By John McClaughry
Now, with the legislature overriding Gov. Phil Scott’s veto of the Global Warming Solutions Act, the new Vermont Climate Council is in business. It has eight ex officio members from the current administration, plus 15 citizens chosen by the legislative leadership that engineered the veto override.
Interestingly, three of the four legislative leaders who made those appointments are no longer with us: Lt. Gov. David Zuckerman, defeated 2-1 by Gov. Scott, Sen. Tim Ashe, defeated in the Democratic primary for Lt. Gov., and Speaker Mitzi Johnson. Johnson was defeated in her own legislative district by two Republicans who hammered her for peddling GWSA.
From their published biographies, the 15 legislative appointees are an impressive bunch. Notable among them is Jared Duval, the executive director of the Energy Action Network (EAN), the climate activist umbrella group of businesses, nonprofits, utilities and colleges. He is one of at least eight EAN members appointed.
Another is Vermont Natural Resources Council lobbyist (the most prominent of their 14) Johanna Miller, coordinator of the Vermont Environment and Climate Action Network. Liz Miller, a lawyer at Green Mountain Power, was commissioner of Public Service and point person for Gov. Peter Shumlin when he launched his climate change crusade in 2011. She later served for three years as his chief of staff.
Richard Cowart is an internationally known expert on “greenhouse gas program design.” He chaired the Public Service Board (now Vermont Public Utility Commission) for 13 years under Govs. Kunin and Dean. He also chairs the Vermont Energy Investment Corporation that manages $47 million a year from a PUC tax on electric bills to promote home weatherization. At the same time he is a principal in the innocuously named Regulatory Assistance Project, which works in Montpelier (and other states and countries) to push “decarbonization” legislation.
Onetime Shumlin Secretary of Transportation Sue Minter, now CEO of Capstone Community Action, was named to represent low income organizations that have lobbied strongly for a carbon tax like the ESSEX Plan. They want the low-skill jobs promised by home weatherization, and of course want to make sure that any carbon tax revenues are used to compensate low income families to offset the burden of higher fuel costs. In her campaign for governor in 2016 Minter advocated a regional motor fuel tax program, later to emerge as the Transportation and Climate Initiative (TCI) that will be before the 2021 Legislature.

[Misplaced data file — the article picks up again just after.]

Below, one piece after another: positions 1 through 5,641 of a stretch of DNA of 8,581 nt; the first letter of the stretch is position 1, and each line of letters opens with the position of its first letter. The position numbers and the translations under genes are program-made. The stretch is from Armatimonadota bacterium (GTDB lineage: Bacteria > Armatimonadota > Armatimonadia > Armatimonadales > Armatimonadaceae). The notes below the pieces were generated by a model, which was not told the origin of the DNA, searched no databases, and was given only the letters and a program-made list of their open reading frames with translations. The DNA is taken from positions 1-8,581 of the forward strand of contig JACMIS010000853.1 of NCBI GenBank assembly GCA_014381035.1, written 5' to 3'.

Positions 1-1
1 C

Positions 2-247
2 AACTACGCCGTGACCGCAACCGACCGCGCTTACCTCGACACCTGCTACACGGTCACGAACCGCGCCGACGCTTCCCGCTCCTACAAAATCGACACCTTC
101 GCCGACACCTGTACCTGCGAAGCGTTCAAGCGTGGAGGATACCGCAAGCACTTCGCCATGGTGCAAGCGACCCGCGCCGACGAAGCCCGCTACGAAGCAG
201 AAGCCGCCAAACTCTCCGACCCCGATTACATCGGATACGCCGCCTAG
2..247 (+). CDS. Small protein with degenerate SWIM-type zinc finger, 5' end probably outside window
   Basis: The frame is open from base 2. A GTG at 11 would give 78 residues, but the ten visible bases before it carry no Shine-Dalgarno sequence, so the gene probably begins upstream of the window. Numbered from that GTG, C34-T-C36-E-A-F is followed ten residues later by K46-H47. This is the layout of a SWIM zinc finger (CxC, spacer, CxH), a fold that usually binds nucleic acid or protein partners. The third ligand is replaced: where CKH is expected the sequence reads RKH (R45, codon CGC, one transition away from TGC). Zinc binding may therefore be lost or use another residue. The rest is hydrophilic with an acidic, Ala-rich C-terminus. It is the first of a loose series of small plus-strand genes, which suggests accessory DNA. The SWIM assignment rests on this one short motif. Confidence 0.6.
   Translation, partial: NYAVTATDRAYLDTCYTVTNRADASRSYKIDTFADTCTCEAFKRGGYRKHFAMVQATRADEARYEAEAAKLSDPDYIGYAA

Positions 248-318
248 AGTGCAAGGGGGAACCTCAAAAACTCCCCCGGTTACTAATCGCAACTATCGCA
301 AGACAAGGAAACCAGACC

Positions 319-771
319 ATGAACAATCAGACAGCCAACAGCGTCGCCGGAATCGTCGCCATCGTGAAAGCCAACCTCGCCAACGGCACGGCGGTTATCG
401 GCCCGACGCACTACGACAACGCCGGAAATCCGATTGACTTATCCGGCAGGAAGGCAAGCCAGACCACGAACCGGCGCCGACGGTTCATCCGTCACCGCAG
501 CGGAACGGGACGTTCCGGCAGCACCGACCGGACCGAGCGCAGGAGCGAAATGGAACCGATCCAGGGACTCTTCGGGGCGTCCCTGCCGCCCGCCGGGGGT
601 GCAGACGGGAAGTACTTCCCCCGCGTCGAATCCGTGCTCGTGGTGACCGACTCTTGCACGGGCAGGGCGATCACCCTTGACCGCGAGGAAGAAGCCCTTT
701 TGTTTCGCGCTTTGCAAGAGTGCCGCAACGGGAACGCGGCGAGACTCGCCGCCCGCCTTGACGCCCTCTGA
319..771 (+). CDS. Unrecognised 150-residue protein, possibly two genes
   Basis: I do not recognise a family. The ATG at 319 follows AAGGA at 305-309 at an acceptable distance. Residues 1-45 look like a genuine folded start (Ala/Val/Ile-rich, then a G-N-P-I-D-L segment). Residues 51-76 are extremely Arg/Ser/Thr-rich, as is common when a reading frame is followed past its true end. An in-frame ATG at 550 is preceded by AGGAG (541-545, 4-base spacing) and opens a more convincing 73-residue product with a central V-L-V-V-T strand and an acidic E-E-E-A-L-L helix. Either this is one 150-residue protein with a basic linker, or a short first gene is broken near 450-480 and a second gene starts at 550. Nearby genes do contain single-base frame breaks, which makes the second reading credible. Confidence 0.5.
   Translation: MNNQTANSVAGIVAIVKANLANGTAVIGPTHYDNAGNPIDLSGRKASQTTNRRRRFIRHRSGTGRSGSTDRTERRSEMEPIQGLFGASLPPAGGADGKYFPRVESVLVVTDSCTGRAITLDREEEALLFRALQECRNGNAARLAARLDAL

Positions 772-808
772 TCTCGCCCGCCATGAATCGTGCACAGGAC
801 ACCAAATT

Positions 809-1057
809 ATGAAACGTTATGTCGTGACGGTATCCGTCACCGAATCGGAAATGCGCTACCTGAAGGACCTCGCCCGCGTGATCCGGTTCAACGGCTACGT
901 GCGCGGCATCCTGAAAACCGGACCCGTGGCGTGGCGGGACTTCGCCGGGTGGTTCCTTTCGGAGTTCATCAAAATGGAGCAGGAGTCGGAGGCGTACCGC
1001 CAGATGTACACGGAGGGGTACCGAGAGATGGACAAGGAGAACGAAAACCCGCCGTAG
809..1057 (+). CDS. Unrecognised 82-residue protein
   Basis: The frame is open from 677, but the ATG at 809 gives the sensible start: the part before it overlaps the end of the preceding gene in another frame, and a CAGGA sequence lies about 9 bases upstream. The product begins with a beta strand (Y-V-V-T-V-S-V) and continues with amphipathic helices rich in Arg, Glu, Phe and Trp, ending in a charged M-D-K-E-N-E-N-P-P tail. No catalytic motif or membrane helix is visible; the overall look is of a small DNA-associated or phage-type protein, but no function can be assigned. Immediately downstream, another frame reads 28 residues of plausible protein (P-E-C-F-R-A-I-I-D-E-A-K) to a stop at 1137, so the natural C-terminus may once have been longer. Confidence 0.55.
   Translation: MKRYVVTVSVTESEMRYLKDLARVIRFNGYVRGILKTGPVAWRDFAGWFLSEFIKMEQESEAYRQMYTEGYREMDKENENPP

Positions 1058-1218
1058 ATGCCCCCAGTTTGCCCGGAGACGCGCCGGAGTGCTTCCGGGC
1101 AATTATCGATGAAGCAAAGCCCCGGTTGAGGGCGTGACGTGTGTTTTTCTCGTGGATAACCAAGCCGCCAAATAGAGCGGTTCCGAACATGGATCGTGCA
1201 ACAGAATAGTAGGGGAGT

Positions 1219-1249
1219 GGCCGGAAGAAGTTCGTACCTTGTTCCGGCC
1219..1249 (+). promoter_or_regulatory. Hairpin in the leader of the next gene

Both Minter and Liz Miller are consultants to the Conservation Law Foundation, which sued the state of Massachusetts in 2016 to force its Department of Environmental Protection to move faster to curb greenhouse gas emissions under that state’s GWSA. The Vermont GWSA authorizes “any person” to sue the state for the same purpose, and CLF will most likely be the plaintiff. If it “substantially prevails” its legal costs will be reimbursed by the taxpayers.
Four appointees were named to represent business. Chad Farrell is a solar farm developer, and Adam Knudsen manufactures solar plus storage installations. Michael Schmell represents the fuel sector. The fourth is Kelly Klein, a mead brewer in St. Albans.
The roster includes a student from Hyde Park, representing “youth,” who says she is “passionate about environmental, racial, ethnic, social, educational, mental health and human and Earth rights.”
Rounding out the team are an organic farmer from Wilmington, the state climatologist from the Sustainability Graduate Institute at Goddard College, a Nature Conservancy microbiologist, and two regional planning commission executive directors.
What 14 of these 15 appointees have in common — or they wouldn’t have been appointed — is an unquestioning belief in the legislatively declared climate emergency, and the determination to make little Vermont a pioneer in appearing to do something about it.
You might wonder who didn’t get represented. Fuel oil dealers have their lone voice to keep in business the companies that deliver gasoline, diesel fuel, home heating oil and propane to Vermont customers. Aside from the mead brewer, the remaining two business representatives are dependent on solar subsidies for the success of their enterprises.
Where is the voice of the people who consume and rely upon energy? Mack Molding? Keurig Dr Pepper? Killington Mountain Resort? General Dynamics? Global Foundries? OMYA? Agrimark? Automaster?
Where is the voice of truckers, loggers and motorists? Of schools, colleges, hospitals, and stores? Of the usual involuntary financiers of grand liberal schemes, the taxpayers?
None of these are represented. From the viewpoint of the GWSA boosters, all of those interests are, by relying on fossil fuels, helping to send planet Earth hurtling toward Al Gore’s Heat Death. Why should they have a voice?
The eight members from the Scott administration will try to represent those forgotten interests, but by legislative design they will be outnumbered 14-9.
John McClaughry is vice president of the Ethan Allen Institute.